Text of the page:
Showing posts from 2012

Ground-breaking election of Saudi soccer chief masks Arab revolt fears

  By James M. Dorsey The recent election of former soccer player Ahmed Eid Alharbi as the first freely chosen head of the Saudi Football Federation (SFF) in a country that views polling as an alien Western concept masks regional fears of the impact of popular revolts that have swept the Middle East and North Africa. It also constitutes the first time that autocratic rulers have sought to reduce their identification with soccer in a break with a tradition that employs the beautiful game in a bid to polish their tarnished images. “Words such as freedom of choice, equality, human rights, rational thinking, democracy and elections, are terms we came to view with high concern and suspicion. We treat them as alien ideas that are trying to sneak within our society from the outside world. But last week an amazing and irregular event took place, in one of our sporting landmarks. The members of the General Assembly of the Saudi Arabian Football Federation (SAFF) have elected through po

Syria bags Pyrrhus victory on the soccer pitch

Syrian support their national team's victory  By James M. Dorsey Supporters of Syrian president Bashar al-Assad portrayed this weekend’s winning of the West Asian soccer championship by defeating Iraq as a unifying, national achievement against all odds. Yet, Syria’s success 22 months into an increasingly brutal civil war hardly constitutes the equivalent of Iraq’s winning of the Asian Cup in 2007 at the peak of that country’s sectarian violence. The Syrian national team, unlike its Iraqi counterpart five years ago, is moreover incapable of offering Syrians any hope of an end to the bloodshed and greater unity. "I give this win and this worthy title to the Syrian people. I thank God that we succeeded in bringing happiness to the sad people," said Syrian striker Omar Al Soma in a televised interview after the match. Syrian state-run television, responding to news reports of a power cut in Damascus, charged that "even football has not escaped the bloodt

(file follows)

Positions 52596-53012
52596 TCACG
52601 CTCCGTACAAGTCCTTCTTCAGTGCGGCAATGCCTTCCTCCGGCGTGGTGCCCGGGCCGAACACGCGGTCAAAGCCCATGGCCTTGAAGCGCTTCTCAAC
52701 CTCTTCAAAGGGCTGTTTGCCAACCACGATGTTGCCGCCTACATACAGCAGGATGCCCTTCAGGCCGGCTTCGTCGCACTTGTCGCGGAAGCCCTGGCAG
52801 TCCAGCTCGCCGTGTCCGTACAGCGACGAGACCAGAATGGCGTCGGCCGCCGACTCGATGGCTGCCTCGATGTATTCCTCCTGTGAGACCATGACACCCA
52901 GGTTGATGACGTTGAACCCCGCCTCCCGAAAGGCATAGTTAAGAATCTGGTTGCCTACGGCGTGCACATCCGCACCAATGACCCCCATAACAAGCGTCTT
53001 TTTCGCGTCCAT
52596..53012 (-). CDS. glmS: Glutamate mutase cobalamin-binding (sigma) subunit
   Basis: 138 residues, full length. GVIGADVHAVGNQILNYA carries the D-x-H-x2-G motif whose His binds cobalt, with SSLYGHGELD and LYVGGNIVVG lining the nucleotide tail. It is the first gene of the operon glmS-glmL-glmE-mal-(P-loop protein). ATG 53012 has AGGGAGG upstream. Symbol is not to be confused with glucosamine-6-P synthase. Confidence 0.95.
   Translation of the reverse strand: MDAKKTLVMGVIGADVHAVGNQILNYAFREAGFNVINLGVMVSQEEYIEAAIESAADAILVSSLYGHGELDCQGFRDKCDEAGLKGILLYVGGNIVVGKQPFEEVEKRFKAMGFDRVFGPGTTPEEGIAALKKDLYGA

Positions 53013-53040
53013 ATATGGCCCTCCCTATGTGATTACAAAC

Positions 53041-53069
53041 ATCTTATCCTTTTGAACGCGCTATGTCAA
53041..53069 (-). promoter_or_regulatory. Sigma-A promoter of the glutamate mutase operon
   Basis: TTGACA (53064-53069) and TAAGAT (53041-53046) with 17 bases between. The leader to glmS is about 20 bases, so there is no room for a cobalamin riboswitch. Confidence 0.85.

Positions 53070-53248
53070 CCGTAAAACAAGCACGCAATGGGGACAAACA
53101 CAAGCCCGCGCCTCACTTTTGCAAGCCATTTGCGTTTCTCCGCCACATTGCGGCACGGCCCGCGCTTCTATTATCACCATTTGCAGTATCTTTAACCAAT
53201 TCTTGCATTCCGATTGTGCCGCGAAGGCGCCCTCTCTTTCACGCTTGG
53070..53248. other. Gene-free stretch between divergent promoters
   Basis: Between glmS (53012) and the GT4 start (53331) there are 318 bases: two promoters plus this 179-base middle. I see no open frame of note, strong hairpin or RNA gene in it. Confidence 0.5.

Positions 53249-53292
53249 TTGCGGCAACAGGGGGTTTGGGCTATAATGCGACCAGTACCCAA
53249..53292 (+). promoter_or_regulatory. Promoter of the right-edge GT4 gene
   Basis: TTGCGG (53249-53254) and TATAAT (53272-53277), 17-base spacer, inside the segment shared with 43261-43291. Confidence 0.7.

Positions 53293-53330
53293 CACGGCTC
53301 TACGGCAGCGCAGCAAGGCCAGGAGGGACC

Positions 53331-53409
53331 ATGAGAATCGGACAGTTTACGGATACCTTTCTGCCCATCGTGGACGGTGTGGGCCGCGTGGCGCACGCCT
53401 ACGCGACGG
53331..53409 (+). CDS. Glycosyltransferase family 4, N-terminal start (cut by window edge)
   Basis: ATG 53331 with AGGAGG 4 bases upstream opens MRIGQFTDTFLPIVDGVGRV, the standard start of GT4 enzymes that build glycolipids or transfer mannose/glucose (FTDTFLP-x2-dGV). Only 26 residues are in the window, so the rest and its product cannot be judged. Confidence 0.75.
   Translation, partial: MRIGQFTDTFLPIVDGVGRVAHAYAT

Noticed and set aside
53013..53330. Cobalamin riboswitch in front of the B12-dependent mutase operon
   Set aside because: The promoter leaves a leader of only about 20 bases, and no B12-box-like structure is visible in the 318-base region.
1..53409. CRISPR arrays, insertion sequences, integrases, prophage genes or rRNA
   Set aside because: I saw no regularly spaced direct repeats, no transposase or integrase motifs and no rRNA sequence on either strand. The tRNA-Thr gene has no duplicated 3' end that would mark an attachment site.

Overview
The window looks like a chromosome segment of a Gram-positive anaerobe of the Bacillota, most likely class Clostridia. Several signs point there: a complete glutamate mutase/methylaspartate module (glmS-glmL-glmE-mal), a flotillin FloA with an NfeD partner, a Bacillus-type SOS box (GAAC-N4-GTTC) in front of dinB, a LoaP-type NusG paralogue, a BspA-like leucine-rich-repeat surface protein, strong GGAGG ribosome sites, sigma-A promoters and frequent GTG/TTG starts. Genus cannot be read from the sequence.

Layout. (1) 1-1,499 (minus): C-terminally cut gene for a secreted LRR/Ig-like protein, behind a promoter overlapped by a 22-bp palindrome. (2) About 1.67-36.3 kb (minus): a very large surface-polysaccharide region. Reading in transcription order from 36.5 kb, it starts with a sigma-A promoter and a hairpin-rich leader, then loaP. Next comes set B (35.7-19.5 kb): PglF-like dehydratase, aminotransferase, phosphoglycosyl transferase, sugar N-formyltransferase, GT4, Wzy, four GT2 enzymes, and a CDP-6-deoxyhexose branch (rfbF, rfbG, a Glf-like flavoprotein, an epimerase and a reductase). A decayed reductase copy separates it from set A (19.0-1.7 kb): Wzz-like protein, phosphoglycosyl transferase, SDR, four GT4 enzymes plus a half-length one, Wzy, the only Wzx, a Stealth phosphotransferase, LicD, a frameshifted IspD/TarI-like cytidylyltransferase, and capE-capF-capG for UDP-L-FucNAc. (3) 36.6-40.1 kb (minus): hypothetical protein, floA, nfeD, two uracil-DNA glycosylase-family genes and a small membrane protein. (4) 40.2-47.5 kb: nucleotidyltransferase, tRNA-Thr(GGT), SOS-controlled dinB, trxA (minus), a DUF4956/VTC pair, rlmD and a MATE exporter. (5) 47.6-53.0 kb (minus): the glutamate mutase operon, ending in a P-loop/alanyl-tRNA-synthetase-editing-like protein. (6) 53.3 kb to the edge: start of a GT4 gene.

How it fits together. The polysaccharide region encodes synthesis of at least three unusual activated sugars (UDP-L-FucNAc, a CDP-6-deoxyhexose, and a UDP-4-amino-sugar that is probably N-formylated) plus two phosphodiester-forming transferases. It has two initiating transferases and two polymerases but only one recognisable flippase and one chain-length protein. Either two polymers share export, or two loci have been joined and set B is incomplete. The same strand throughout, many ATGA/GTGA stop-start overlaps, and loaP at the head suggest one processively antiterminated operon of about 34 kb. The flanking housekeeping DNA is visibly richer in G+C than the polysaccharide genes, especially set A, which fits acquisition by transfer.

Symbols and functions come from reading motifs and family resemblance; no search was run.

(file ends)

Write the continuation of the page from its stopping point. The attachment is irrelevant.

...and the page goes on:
Pitched Battles: The Role of Ultra Soccer Fans in the Arab Spring

      PITCH E D B ATTLES: THE ROLE OF ULTRA SOCCER FANS I N TH E A R A B SP R I N G *       Jam e s M. Dor s e y †       For deca d e s soccer has constit u ted an alterna t i ve pu b lic space in t h e Mid d le E ast. Largely unnoti c ed by in t e rnational ex pe rts, soccer pro v ided a ven u e f o r the e x pression of pe n t-up ang e r a n d frus t r ati o n a g ai n s t auth o rit a ri a nism . B y th e tim e th e Ar a b re v o l t erupt e d i n December 201 0 , soccer had e merged as a key nonreligiou s , nongovernment a l institu t ion capable of conf r onting repressive regimes. Now h ere was this more pronounced t h an in Egypt, where mil i tant, polit i cize d , o f ten vio l ent u lt r as—organized clubs of soccer fans—played a k ey role in the protests that fo r ced President Hosni Mubarak to r e sign in February 2 011. Since his resignation , E g yptia n u ltra s hav e co n tin u e d t o pla y a